People resort to their own forms of protest, the most damning being a resigned apathy. Others steal electricity, tampering with power lines, or refuse to pay water rates to the tune that news this week came out that a whopping 85,000 households face water disconnection for non-payment.
People refuse to pay taxes if they have a choice. Georgetown residents deal with a city falling apart by simply not paying their rates and taxes.
Public servants who have their taxes automatically yanked out of their meagre pay packet protest with lacklustre, lackadaisical, lazy service to the citizens the State is supposed to serve.
And senior citizens, who lived through 28 years of having no voice, and then 19 years of having a voting voice only on elections day, but then being shut down for the next five years, now line up in hot, sweaty Ministry of Labour offices and post offices across the country to collect their pension of US$1 a day.
This old age pension cannot sustain a human being in this country. In a country where a loaf of bread costs more than the daily sum senior citizens receive as their pension, something has gone very, very wrong.
And citizens told the politicians these things when they came knocking asking for votes. And politicians promised to go to Government and Parliament and make a difference.
The politicians promised to scrap the Burnham Constitution, to rid the country of organized crime, to end State corruption where billions of dollars go unaccounted for, according to the Auditor General’s Report, year after year.
How come, senior citizens ask, their pension remains so low yet Government Ministers drive expensive vehicles and live in the lap of luxury?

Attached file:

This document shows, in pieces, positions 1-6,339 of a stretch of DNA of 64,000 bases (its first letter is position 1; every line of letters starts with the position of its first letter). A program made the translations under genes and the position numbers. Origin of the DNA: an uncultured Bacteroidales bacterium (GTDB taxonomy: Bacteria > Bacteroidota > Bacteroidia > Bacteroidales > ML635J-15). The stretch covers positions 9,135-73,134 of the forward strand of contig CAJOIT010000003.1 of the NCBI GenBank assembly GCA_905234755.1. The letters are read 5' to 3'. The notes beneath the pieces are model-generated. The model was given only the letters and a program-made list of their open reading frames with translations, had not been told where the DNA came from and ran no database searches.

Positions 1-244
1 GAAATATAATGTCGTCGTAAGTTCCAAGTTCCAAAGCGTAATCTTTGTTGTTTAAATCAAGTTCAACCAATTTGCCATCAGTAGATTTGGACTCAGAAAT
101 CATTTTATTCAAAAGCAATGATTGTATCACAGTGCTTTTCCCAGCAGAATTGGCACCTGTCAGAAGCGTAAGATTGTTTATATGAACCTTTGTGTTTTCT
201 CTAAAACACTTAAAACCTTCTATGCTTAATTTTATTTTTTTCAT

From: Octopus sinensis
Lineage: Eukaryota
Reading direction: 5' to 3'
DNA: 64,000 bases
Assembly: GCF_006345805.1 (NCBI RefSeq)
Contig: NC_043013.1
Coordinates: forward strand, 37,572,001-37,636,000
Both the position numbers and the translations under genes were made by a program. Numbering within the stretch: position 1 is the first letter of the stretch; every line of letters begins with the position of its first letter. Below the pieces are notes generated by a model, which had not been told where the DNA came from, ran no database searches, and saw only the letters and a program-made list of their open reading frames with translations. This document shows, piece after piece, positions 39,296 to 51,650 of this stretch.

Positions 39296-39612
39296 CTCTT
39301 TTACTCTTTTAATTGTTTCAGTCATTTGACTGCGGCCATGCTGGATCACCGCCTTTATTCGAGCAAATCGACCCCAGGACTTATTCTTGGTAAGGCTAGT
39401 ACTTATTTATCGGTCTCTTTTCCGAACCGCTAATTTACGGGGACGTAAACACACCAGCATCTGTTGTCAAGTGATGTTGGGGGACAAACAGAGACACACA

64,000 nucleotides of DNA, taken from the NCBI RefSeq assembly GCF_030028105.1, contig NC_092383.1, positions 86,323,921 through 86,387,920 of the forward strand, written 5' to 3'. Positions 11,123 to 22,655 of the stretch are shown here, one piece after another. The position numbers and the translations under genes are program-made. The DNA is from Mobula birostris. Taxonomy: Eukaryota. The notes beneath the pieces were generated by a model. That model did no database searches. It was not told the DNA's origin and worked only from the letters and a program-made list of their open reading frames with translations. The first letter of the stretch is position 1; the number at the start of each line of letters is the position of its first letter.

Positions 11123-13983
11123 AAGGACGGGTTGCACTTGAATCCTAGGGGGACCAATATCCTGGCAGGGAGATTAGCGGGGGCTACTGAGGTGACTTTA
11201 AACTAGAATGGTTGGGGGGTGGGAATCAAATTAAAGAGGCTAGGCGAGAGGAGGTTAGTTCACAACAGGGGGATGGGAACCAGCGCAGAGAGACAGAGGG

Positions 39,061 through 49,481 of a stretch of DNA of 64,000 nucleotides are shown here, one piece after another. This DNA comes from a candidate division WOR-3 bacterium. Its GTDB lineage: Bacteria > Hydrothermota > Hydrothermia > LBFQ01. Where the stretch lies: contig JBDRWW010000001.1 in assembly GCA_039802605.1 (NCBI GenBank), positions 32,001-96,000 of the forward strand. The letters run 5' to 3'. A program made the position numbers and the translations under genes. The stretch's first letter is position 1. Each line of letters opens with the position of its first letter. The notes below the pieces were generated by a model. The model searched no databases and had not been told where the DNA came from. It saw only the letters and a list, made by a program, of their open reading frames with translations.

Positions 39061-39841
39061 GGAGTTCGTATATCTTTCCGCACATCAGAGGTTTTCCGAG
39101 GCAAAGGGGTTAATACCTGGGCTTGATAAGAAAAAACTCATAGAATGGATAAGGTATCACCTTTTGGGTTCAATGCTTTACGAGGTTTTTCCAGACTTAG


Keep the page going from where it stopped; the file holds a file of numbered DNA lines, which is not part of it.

Yet, people accept things as the ways of the world, vote for “our own”, and shrug their shoulders in resigned unhappiness.
Leaders who perpetuate such injustice lack good conscience.
Any average person feels the pain of people. In travelling the land one sees and feels what Amerindians in Moruca, St Cuthbert’s Mission and Port Kaituma go through every day, or farmers in Berbice, sweating in rugged old clothes in the hot sun, or poor villagers in Essequibo, rough and coarse, touting their farm produce at Charity Market.
For all this hard work, toiling barefoot on the fertile land under the sweltering sun, all they ask is for those State officials who wear nice clothes, drive air-conditioned cars and dwell in polished palaces to care for them with a pure heart, a good conscience. All they ask for is a fair playing field and for equitable justice and for their just due in the wealth of their country.
All the people of this country want is to see themselves in the Guyana Chronicle, NCN TV, and the radio station. They own these media. It is their platform, their voice. Yet, they duly elect their Government, and this powerful Government whom they feel they have no power over, deprives them of their newspaper, TV station and radio.
People just resign in apathy, the worst form of protest. This silent protest cripples the awesome potential of the Guyanese nation.
People simply want their elected representatives to keep the promise to root out crime, corruption and constitutional tyranny.
But they are not hopeful of anyone listening or caring.